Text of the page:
Tip: The best time to visit Tianment Mountain is between September and November when temperatures are pleasant and the weather is dry.

Must know: You will see red ribbons were hanging on the trees. People always write their wish on the ribbon and hang it from the tree.

Mandarin Oriental Launches New Spa Treatment to Celebrate the Chinese Lunar Year of the Earth Dog

The Earth Dog year is said to be one of action, requiring planning and energy in order to succeed. To celebrate Chinese New Year, which beings on 16 February 2018, Mandarin Oriental has launched the Year of the Earth Dog Spa Experience to ground and relax guests while rebalancing energy for both body and mind.

Available year-round at many of its spas globally, the treatment has been designed to reduce stress, promote relaxation, and ease pain and muscle tension during the year of the Earth Dog.

The 1hour, 20-minute Year of the Earth Dog Experience was inspired by the elongating, grounding yoga pose of the downward facing dog, and is designed to bring about a feeling of contentment, restoration and happiness.

Guests will be encouraged to connect with their core and feel grounded. The treatment utilizes the powerful effects of the Group’s bespoke Flourish Oil, which contains a blend of lemongrass, cardamom and coriander, to deliver an elongating, full body treatment, together with hot, healing stones, and a soothing abdominal massage; all designed to soften and release tension and revive the mind.

Hotel Peninsula Beijing

Hotel Peninsula Beijing – State of the Art

A modern hotel makeover in Beijing honors the Imperial City’s past.

In China’s capital city, fifteenth-century palaces stand beside modern skyscrapers, and a quick stroll separates high-end shopping malls from more traditional outlets. The 230-room Peninsula Beijing’s recent three-year renovation emphasizes this juxtaposition with a mix of high-tech amenities and thoughtful elements honoring the city’s imperial history. Hong Kong-based designer Henry Leung commissioned several artists for the $123 million overhaul, and the result is a soothing respite of traditional feng shui and contemporary appeal. Here are a few highlights from the makeover.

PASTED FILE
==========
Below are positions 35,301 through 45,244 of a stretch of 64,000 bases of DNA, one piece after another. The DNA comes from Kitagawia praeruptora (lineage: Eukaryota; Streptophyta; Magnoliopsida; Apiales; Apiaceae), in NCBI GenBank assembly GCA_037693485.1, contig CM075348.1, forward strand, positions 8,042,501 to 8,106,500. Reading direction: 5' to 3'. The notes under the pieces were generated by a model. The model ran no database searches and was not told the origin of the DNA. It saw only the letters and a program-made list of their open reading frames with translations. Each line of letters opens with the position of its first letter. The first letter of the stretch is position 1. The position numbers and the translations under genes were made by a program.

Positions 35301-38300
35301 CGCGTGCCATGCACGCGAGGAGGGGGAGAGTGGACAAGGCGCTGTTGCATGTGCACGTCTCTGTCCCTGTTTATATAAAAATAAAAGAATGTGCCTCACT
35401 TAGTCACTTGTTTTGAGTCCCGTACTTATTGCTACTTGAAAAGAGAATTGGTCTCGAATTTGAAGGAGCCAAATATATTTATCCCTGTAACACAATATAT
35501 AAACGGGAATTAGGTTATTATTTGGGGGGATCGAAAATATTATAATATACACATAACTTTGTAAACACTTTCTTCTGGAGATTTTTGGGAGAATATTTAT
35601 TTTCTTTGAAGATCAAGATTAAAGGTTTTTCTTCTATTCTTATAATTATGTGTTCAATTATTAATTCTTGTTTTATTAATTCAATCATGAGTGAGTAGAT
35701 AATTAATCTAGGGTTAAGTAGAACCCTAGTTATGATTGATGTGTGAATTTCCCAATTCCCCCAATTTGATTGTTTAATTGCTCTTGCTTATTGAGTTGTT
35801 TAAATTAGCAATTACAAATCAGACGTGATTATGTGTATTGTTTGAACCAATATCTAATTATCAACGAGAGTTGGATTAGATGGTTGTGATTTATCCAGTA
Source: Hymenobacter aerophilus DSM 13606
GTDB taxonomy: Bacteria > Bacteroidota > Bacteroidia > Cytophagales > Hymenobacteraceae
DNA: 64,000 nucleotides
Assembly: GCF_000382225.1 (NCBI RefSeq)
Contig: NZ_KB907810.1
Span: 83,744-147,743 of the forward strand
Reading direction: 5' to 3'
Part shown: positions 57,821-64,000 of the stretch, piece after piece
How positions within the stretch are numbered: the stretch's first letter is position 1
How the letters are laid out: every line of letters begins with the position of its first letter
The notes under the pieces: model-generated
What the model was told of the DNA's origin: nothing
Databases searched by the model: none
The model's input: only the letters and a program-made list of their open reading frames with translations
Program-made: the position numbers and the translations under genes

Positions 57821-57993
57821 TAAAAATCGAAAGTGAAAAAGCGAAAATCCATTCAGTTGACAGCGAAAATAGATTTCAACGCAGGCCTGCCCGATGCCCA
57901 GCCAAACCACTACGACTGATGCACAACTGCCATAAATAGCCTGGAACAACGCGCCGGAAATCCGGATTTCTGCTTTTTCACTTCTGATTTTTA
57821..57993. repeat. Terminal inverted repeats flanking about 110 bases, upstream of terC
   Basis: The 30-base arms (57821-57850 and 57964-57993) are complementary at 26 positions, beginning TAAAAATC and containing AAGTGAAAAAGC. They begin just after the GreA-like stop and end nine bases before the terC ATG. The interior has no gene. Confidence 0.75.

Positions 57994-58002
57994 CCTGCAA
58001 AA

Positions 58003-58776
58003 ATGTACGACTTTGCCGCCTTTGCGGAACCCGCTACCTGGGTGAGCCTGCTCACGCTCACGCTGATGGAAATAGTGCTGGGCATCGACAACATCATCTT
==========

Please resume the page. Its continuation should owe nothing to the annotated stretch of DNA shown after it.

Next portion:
Night at the Museum

Museum of Contemporary Art Beijing

Museum of Contemporary Art – Beijing

A soaring three-story lobby welcomes guests with ornate Palisandro marble work and abstract ink art. Beyond, dozens of contemporary sculptures, paintings, and photographs by acclaimed artists such as Zhang Du and Qin Feng are scattered throughout the property, and a new third-floor gallery displays rotating collections curated by Museum of Contemporary Art Beijing executive director Michael Suh. The Peninsula hopes to foster new work, too: An artist-in-residence program provides a purpose-built studio for local artists, which guests are welcome to visit.

Bigger is Better

The hotel decreased its room count from 525 to 230, allowing it to double the size of each. (Starting at 645 square feet, its guest rooms are now the largest in the city.) The subtle gray and cream palette complements Italian furnishings by Cassina, and the hotel’s art theme continues within its rooms with paintings inspired by the Ming dynasty and framed architectural photos of the city’s newest buildings. The 17 Beijing Suites include living areas and family-friendly cinema rooms with 80-inch televisions.

Fresh Ambitions

huang ting beijing

Huang Ting Restaurant – Hotel Peninsula, Beijing

The farm-to-table concept is relatively new in China, so it’s impressive that executive chef Dominique Martinez spent months sourcing the local fruit, vegetables, and meat used in the hotel’s updated restaurants. Those ingredients shine at Huang Ting, which serves authentic Cantonese cuisine, and at Jing, which offers more European-influenced fare.

Traditional Touches

All of the classic Peninsula flourishes are here: smartly dressed doormen, afternoon tea accompanied by performing string musicians, and a fleet of limos at the ready. It’s also one of the first hotels in China with 24-hour check-in and checkout. “The Peninsula Beijing is always included in my recommendations because of its history, location, afternoon tea, and more,” says Houston-based Virtuoso travel adviser Laura Woo. “It’s a nice break from the hustle and bustle of the city.”